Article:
On a recent trip to Las Vegas I watched a grim, beer-bellied man row a gondola filled with tourists through the “canals of Venice.” This was his job. At some point he had to have filled out an application and undergone an interview process to determine if he had the necessary skills to be a pretend gondolier eight hours a day, five days a week. As he glided past me I found myself imagining him walking into his house at the end of a long day, tossing his keys into the cheap ceramic bowl by the front door and sadly calling out to his wife, “I’m home.” To which she would cheerfully respond, “How was work today, sweetie?” But instead of saying “fine,” which was how he answered that question every other day, he paused and considered the day’s events, and all the events that had led him to this point in his life. Then he crossed over to the hall closet, took down a shoe box from the hat shelf, removed a small caliber pistol that he’d bought for home protection, and immediately blew his brains out all over the badly-framed photograph of him rowing Barry Manilow. Walking home from my brief reverie I found myself filled with compassion and respect for this stranger of the inland sea. Compassion for his quiet desperation. And respect that he chose not to take his cheerful wife with him.

I don’t know about you, but Vegas always does this to me.

Wednesday, January 7, 2009

Festivus, Part IV

Perhaps you’ve heard of me. I’m really big in South Carolina.

Well, at least my film is. The Beneficiary victory lap takes a pit stop at the Beaufort International Film Festival. The film portion of Kaleidoscope Film, Food & Fine Art.

Film, food and fine art? So only the art is fine, Carolina? Watch your step.

Actually, it’s an honor. Thank you. Possibly see you March 5th through 8th.

Tuesday, January 6, 2009

See Dave Die.

We’ve already seen him run, now see him tackle lung cancer.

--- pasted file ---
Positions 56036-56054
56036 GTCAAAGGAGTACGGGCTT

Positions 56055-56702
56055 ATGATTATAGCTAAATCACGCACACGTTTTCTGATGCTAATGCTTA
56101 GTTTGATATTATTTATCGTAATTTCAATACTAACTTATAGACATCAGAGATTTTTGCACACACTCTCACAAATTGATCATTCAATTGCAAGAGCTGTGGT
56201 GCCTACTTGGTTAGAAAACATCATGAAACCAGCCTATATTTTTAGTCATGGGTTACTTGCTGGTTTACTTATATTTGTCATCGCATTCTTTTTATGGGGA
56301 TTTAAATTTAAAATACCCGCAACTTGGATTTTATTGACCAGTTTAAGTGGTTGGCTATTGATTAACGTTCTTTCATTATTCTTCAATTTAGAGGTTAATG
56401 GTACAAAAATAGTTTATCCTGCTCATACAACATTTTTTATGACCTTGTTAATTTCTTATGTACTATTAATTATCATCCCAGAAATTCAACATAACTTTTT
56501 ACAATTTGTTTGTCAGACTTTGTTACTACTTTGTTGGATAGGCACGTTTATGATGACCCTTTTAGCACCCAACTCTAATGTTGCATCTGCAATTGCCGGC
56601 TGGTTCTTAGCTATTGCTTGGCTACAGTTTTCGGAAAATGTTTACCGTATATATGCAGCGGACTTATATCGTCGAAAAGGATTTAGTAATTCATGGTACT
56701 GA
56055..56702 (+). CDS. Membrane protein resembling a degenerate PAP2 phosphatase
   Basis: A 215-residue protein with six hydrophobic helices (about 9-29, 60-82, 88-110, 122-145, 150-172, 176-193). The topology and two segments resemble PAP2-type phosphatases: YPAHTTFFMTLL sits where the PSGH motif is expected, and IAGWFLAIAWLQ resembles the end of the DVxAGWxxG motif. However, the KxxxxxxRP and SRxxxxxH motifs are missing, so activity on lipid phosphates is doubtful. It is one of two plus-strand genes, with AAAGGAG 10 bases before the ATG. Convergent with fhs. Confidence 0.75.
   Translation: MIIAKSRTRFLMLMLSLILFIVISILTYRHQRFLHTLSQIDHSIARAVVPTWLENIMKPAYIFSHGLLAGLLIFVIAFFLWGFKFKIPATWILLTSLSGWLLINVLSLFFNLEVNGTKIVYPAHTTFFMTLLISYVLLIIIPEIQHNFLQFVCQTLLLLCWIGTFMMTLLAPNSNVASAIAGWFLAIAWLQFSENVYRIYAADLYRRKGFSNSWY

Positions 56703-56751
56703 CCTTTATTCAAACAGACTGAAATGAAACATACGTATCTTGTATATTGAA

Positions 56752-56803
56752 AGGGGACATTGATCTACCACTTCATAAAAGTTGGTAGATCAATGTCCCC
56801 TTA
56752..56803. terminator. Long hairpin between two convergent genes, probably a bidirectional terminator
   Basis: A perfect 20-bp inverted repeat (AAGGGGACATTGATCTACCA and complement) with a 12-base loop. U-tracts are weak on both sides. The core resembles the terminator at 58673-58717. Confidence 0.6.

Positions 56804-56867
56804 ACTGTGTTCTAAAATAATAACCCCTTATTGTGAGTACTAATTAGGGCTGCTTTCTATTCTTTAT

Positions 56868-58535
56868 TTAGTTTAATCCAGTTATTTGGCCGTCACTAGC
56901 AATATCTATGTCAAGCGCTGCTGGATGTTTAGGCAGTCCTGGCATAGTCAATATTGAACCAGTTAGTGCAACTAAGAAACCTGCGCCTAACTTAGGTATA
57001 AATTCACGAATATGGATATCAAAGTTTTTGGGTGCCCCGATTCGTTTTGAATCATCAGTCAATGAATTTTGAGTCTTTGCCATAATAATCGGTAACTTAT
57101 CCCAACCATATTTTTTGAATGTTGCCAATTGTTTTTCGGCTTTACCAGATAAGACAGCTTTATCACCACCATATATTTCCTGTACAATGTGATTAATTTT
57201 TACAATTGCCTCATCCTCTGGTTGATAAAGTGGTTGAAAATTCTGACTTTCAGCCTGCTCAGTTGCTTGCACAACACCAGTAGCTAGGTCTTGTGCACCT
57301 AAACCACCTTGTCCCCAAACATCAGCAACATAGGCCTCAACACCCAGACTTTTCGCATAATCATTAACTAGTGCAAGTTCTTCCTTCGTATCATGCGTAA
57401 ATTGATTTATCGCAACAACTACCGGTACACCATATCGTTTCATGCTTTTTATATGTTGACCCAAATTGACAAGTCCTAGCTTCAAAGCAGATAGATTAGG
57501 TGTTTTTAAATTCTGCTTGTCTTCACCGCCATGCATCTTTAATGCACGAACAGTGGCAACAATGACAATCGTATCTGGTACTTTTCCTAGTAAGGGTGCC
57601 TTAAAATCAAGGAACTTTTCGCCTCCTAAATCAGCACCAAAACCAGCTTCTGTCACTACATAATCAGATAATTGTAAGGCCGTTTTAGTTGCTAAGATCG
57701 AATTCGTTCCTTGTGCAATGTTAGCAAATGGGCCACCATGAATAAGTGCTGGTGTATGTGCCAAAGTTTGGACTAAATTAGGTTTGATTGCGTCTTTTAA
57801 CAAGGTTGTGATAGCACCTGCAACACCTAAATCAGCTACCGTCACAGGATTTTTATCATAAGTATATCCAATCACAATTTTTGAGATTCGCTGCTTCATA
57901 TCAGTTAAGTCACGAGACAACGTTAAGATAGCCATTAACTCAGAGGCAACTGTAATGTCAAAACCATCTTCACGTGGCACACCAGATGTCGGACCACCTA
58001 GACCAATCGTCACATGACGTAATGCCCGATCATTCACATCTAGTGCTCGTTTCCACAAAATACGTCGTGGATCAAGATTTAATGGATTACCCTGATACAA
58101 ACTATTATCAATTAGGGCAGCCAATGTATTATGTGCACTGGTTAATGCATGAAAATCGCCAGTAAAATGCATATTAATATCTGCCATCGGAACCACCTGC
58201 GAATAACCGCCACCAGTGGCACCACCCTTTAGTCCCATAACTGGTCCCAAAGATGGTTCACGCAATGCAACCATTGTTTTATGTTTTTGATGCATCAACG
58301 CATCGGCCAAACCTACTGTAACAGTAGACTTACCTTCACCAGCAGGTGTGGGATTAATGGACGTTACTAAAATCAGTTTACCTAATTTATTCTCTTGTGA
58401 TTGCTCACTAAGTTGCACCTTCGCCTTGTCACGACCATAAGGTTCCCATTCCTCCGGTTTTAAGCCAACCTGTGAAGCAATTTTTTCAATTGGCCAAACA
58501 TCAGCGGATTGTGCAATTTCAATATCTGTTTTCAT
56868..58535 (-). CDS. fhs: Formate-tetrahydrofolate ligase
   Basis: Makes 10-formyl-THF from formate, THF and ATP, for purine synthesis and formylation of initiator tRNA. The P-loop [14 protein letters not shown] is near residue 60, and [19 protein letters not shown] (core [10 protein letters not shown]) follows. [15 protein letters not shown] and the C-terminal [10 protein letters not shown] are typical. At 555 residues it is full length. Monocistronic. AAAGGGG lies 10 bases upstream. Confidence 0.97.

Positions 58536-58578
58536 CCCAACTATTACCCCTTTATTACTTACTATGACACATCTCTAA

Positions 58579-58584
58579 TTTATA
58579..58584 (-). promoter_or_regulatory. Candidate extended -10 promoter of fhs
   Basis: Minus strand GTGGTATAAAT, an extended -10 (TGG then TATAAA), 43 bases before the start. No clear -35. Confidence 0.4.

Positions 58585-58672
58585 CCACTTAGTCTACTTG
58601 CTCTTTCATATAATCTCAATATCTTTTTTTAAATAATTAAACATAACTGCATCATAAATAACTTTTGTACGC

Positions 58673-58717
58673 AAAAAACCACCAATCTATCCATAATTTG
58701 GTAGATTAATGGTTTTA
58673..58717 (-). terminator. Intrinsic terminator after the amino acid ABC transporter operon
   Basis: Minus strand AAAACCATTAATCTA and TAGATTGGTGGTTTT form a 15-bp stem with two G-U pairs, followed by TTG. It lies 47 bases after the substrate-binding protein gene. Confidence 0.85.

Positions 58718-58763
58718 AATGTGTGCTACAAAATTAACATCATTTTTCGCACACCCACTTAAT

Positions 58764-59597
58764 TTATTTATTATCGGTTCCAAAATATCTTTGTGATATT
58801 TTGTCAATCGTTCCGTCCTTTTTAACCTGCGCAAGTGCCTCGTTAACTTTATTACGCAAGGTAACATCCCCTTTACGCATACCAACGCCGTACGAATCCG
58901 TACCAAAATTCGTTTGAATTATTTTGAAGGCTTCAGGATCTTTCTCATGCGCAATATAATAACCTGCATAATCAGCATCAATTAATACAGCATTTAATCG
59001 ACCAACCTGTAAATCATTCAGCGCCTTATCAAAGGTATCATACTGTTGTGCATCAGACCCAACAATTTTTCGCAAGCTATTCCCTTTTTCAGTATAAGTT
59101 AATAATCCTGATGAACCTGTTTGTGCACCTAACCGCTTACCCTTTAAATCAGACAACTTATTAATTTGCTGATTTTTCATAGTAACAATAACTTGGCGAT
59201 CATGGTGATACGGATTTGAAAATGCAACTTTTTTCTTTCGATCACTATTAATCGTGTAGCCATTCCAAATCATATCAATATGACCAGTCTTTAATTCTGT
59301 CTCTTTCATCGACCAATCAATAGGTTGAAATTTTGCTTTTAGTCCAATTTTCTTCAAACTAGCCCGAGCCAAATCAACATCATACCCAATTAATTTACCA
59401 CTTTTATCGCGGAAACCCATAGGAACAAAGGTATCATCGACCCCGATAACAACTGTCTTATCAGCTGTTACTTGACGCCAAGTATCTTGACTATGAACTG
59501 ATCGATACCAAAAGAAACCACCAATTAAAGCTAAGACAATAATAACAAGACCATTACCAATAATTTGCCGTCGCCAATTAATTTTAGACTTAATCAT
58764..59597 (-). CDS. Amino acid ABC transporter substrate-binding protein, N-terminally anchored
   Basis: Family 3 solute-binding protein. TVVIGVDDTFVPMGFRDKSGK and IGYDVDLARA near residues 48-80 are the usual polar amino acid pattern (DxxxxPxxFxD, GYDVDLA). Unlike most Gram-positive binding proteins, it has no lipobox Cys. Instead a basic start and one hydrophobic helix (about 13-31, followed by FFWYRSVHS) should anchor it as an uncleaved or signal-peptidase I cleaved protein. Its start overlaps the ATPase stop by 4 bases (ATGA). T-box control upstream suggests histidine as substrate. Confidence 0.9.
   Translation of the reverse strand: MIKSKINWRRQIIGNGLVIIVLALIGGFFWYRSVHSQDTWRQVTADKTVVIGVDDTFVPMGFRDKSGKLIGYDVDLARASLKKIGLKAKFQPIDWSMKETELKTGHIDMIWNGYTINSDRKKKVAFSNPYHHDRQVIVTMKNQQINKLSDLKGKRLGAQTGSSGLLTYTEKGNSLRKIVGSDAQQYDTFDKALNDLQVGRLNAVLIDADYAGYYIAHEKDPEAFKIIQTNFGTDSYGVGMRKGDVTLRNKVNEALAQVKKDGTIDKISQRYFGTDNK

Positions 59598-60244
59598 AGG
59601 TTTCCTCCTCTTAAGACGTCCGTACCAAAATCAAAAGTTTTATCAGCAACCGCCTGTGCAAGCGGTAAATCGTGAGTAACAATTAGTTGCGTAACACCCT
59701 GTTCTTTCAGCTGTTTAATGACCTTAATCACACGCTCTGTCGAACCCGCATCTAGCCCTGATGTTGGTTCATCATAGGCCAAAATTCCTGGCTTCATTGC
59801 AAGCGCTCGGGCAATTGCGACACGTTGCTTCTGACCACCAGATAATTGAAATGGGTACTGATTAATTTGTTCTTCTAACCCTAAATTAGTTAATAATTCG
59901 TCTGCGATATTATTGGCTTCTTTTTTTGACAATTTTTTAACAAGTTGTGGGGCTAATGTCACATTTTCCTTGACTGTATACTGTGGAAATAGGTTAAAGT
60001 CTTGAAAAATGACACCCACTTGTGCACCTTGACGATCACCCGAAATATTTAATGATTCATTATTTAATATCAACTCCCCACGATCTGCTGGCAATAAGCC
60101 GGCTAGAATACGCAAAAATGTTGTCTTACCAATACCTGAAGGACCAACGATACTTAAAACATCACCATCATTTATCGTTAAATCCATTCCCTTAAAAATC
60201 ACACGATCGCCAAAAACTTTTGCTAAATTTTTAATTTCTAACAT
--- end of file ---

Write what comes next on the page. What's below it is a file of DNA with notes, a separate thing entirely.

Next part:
Tonight, "Scrubs" makes it’s debut on ABC with two episodes, and my friend, Dave Goryl, plays a man laid-up in bed throughout the second episode. He only has one line, but it’s hilarious.

Tune in see the lighter side of emphysema. Tonight at 9:30.

LATE AFTERNOON NOTE: Dave found out today that his episode will not air tonight, but instead later this season. Patience builds character. Carry on.

Monday, January 5, 2009

My Ten Favorite Movies Of '08.

I didn’t see everything that came out, but I did see plenty. Here are the best, in order:

1) The Curious Case of Benjamin Button. Critic Rex Reed summed it up for me, calling it “not only one of the best films of the year, but one of the greatest films ever made.”

2) Slumdog Millionaire. Beautifully edited and directed. It’ll make you just want to be great.

3) Tell No One. French thriller that would be nominated for an Oscar had it been shot in English in America.

4) Milk. Sean Penn, who claims he doesn’t love acting, shows that doesn’t really matter; this character is ten million miles from his real persona, and he nails it.

5) Tropic Thunder. Went to this one not really wanting to see it, and was shocked. The best comedy of the year.

6) The Bank Job. Very underrated thriller, featuring the most underrated action star: Jason Statham.

7) Iron Man. Superhero movie of the year. Robert Downey, Jr. is the most charming actor around.

8) The Visitor. Terrific independent film that shows that no matter how old we are, we can change our lives for the better.

9) Boy A. Best drama no one saw. A British young man tries to assimilate back into society after being imprisoned for killing a fellow child ten years earlier.

10) The Fall. Tarsem, an amazing visual director, shows he can direct actors just as well. It’s a real guy’s film that also looks beautiful.

Saturday, January 3, 2009

One Chick Who Ain't Feeling The Economy.

Glanced over at Bucks McGee here, writing in a checkbook on Sepulveda yesterday.

Friday, January 2, 2009

Guilty. Of Working Another Holiday.

New column on Lycos. Someday, I hope an aspiring actor will subsidize his rent with a few wiseacre lines about me:

Thursday, January 1, 2009

My Resolution.

This year, I’m going to dedicate all of my free time to helping those less fortunate. Absolutely.

Though… I just heard Emily Blunt is newly single.

Okay, so I’ll dedicate part of my time to pursuing Emily. And the rest to those less fortunate.

However, Emily does live in England, so I’ll have to allow for travel time. But besides that, the less fortunate people have got my full attention.

And Emily is hot, so I’d better make sure to remain in tip-top physical condition by hitting the gym every day. And I’d better allow time to accompany her to movie premieres. And press junkets. And visiting her on location at her shoots. Plus birthdays and holidays. Meeting her folks. Vacation time at our spacious Italian villa by Lake Como, where you know George Clooney’s going to insist we come over to barbecue.

Well, whatever time’s left over after that, those less fortunate are getting 110% of it.

Happy New Year.